Tuesday, February 3, 2015

A Visit with Old Friends

By R.J. Harlick

"Sophie Hannah continued Poirot and Sebastian Faulks continued Bond. What character would you most like to write about, if the estate asked you?"

A tricky question. Like Meredith, I’m not a big fan of sequels written by someone other than the author whose characters have become almost like friends. I feel it verges on sacrilege for another author to take on the voice of characters created by someone else particularly when the original author likely had no say in the matter. I suppose that’s why it often doesn’t happen until the copyright has run out.

But let’s face it, it happens all the time when books are transformed into film and TV series and few get upset. Rarely does the author have any say in how their creations are portrayed after they pass them over to the scriptwriters and directors. While some avid fans won’t like the film versions, for the most part they capture a whole new coterie of fans, even if the characters bear little resemblance to those of the books.  At least these authors have the opportunity to agree to their characters taking on another life in someone else’s hands.

That said, it doesn’t hurt to have a bit of fun and think of characters that I would like to see live again in a good book. Though I’d never presume to be that author. A good Sir Author Conan Doyle Sherlock Holmes immediately comes to mind. There are now so many different film and TV versions of Sherlock Holmes and Dr. Watson that it’s difficult to remember the original characters. It would be fun to resurrect them as the characters Sir Arthur Conan Doyle created.

Yup, Lord Peter Wimsey and Harriet Vane are two other characters I’d love to see live again, but I gather from Art it has already been done.  Though John D. MacDonald wrote over 21 novels starring Travis McGee, I wouldn’t say no to another visit with him on the Busted Flush and a chance to explore another Florida byway. By the way, guess where I got the idea to include a colour in the title of my Meg Harris series? My homage to John D.  But as much as I’d like to see Travis live on in another book, I am glad to read that John D’s heirs have refused to let another author try his or her hand with the salvage consultant.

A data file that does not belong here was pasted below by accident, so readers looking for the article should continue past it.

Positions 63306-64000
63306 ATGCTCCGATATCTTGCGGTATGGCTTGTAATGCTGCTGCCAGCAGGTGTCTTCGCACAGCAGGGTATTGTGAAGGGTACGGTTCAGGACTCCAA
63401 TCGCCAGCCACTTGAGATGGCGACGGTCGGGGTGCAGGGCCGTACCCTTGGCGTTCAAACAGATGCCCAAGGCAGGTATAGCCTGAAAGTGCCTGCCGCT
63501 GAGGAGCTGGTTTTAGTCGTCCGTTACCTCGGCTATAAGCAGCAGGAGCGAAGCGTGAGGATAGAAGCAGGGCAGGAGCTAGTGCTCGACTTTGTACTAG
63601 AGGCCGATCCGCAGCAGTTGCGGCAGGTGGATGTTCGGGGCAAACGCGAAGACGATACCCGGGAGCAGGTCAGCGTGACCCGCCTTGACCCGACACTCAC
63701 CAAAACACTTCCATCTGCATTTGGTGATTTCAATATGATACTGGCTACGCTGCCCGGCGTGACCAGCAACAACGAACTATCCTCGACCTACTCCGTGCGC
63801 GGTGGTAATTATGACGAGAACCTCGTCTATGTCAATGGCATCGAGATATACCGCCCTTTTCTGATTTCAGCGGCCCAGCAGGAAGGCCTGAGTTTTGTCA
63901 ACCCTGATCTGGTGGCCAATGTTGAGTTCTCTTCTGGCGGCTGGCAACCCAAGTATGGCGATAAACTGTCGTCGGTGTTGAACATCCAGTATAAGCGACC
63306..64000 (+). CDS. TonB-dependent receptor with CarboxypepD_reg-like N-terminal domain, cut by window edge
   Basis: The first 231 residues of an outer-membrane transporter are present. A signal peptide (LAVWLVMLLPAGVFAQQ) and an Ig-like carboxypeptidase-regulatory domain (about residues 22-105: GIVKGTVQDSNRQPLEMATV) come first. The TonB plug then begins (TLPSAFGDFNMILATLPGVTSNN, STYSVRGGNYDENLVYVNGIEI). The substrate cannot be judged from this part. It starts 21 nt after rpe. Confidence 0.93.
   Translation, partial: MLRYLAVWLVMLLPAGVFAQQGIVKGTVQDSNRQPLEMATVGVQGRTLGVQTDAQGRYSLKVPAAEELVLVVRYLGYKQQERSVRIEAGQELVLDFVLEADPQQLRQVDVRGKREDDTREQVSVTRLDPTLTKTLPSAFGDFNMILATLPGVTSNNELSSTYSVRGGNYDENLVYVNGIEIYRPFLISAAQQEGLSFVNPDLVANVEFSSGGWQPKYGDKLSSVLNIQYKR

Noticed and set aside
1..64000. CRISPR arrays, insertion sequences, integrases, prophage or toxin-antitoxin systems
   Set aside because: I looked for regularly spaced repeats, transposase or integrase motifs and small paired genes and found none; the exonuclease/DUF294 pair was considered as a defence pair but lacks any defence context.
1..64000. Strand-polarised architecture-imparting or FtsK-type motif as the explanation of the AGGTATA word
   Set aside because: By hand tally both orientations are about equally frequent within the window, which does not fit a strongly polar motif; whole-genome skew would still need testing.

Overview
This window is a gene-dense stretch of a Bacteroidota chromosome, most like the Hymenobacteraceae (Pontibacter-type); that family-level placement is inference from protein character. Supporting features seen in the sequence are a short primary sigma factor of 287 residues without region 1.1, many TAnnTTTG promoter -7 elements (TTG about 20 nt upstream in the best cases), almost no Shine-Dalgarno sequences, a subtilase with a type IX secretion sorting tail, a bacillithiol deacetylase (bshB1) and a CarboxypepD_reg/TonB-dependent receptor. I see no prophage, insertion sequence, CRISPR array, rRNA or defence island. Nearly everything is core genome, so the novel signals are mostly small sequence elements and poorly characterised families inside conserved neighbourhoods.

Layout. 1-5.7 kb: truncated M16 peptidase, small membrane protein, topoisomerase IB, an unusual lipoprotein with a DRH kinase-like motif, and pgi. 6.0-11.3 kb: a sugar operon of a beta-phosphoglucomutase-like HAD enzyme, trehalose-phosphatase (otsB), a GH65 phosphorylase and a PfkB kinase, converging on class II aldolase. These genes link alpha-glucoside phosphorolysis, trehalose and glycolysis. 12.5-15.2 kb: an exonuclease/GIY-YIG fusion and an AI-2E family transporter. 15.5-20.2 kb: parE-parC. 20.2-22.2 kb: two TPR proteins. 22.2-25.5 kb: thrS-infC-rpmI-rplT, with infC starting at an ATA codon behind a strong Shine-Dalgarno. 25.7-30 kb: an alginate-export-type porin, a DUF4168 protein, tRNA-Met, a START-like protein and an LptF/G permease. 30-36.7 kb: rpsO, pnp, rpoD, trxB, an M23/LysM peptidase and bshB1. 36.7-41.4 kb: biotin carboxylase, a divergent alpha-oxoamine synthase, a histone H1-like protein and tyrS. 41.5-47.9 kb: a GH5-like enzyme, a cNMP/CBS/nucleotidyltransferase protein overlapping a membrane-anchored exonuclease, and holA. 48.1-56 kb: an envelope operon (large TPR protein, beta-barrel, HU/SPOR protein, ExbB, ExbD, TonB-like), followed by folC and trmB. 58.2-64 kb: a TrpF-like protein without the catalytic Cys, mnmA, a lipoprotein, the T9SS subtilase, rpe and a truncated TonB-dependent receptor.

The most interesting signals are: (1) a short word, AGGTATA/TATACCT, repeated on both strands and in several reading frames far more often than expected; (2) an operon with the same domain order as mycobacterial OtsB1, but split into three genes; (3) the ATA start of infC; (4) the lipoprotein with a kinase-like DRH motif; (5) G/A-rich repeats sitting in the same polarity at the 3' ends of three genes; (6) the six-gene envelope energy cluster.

I can’t forget Patrick O’Brian’s Captain Jack Aubry and Stephen Maturin. I’d love to set out on another voyage with him on a 19th century ship of the line to distant lands and distant seas. And while we are on historicals, the most intriguing character I have ever read is Dorothy Dunnett’s Francis Crawford of Lymond.  His antics through 16th century Europe and the Ottoman Empire were mind-boggling. Another adventure with him would be the icing on the cake. Dunnett’s Johnson Johnson mystery series was rather fun too.

A chilly morning in the wilds of Quebec today. -31C or -24F. A good day to stay inside.  But it follows a magical night. The full moon transformed the world outside my log cabin into a shimmering silvery cathedral.  It was also a good night to howl. The coyotes were braying full force when they woke me in the wee hours of the morning. I think I will keep my two dogs close to me today.  

Enjoy it, everyone.


Paul D. Marks said...

Good point, RJ, about books/characters getting translated into movies and changing. Though a lot of people do prefer the book versions. But every once in a while the movies actually make an improvement on the book. Every once in a while...

Susan C Shea said...

Ha! I just watched (part of) Reacher last night. Talk about a travesty of an author's character.Tom Cruise had to stop smiling and, without that pearly grin, he's just nuthin.' I'd feel sad for Lee Child except that I heard his response was he was crying all the way to the bank!

RJ Harlick said...

I feel the same way about Craig Johnson's Walt Longmire. I love the character portrayed in his books. The character portrayed in the series, is a totally different and I find less likeable person. But as you say Susan, no doubt Craig is crying more like cackling all the way to the bank.

Anonymous said...

As much as I loved the Erle Stanley Gardner Perry Mason series (they were the first mystery / crime novels I read), I don't think another writer would necessarily capture the flavour of the old novels.
I remember feeling huge disappointment with Scarlett - the sequel to Gone With the Wind, although it was well received and on the NY Times best seller list.